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20 Jun 2024, Edition - 3264, Thursday

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An autobiography on a Prime Minister’s assassination

Covai Post Network


Chennai: ‘Rajiv Gandhi assassin, Hidden truths, Priyanka meeting Nalini’, the title lays bare what Nalini Sriharan’s autobiography, released at a function here in the city today, would reveal.

One of the convicts in the Rajiv Gandhi assassination on May 21 1991, Nalini speaks about her childhood, her affair with her husband Murugan, who was given the death sentence in the case, circumstances under which she became witness to the assassination, her five-day run as an outlaw, arrest, torture in custody, birth of her child in jail, conviction and jail life. She also highlighted the secret meeting with the former Prime Minister’s daughter Priyanka Gandhi on March 19, 2008.

And some parts, particularly her custody under the special investigation team (SIT) probing the Rajiv Gandhi assassination and the travails of her daughter Arithra born in jail, make for disturbing reading.

The book has many surprising revelations, such as the fact that it was Mahatma Gandhi who named Nalini’s mother Padmavathi. She was a nurse in a Chennai hospital when Sriharan, a Lankan Tamil, entered their lives while looking for a house on rent. Sivarasan, believed to be the mastermind behind the assassination, made his entry soon after, since he too, hailed from the same area as Sriharan.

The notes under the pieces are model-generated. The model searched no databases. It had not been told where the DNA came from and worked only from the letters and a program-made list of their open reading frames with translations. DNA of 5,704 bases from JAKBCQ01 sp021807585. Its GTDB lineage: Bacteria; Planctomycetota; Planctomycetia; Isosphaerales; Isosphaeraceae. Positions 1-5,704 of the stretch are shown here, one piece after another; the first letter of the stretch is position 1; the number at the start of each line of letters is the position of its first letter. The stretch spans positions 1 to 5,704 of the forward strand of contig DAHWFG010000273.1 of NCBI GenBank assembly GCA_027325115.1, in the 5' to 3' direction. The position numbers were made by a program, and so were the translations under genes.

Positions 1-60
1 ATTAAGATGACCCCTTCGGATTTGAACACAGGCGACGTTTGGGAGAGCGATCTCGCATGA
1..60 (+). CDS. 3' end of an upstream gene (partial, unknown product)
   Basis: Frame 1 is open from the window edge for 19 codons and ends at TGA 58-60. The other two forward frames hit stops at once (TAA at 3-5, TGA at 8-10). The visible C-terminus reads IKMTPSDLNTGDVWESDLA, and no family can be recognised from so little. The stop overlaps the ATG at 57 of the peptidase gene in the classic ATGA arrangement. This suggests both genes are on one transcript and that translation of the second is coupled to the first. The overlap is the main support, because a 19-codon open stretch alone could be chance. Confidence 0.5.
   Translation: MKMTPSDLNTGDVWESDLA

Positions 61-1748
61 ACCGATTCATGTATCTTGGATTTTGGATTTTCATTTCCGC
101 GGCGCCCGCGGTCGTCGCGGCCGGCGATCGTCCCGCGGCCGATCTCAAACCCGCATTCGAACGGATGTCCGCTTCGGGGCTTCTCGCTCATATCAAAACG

Within days, Sivarasan brought Dhanu, who later acted as the human bomb, and Subha. After the assassination, Nalini would say, “I was surrounded by blood-thirsty wolves.”

Maintaining that neither she nor her husband were aware of the assassination plan, Nalini says she told Priyanka that she was a prisoner of circumstances, when the latter repeatedly questioned her on why her father, “a good man”, was murdered.

As Nalini was not an LTTE operative, she could not provide answers for Priyanka’s queries on the people behind the assassination. Nalini says her life in jail was a little tolerable whenever Jayalalithaa was in power, with a consideration jail administration during the AIADMK regime, she says, unlike during the DMK government, when the jail officials were harsh on her.

In 2006, after the DMK returned to power, they threatened to ‘arrest’ her daughter if she was not immediately sent away to Sri Lanka, she says.

Nalini, as a death row prisoner, wrote a letter to her daughter saying her last wish would be to spend a day with her. “I will cuddle you and say sorry to you for leaving you behind as an orphan in wilderness,” she says.

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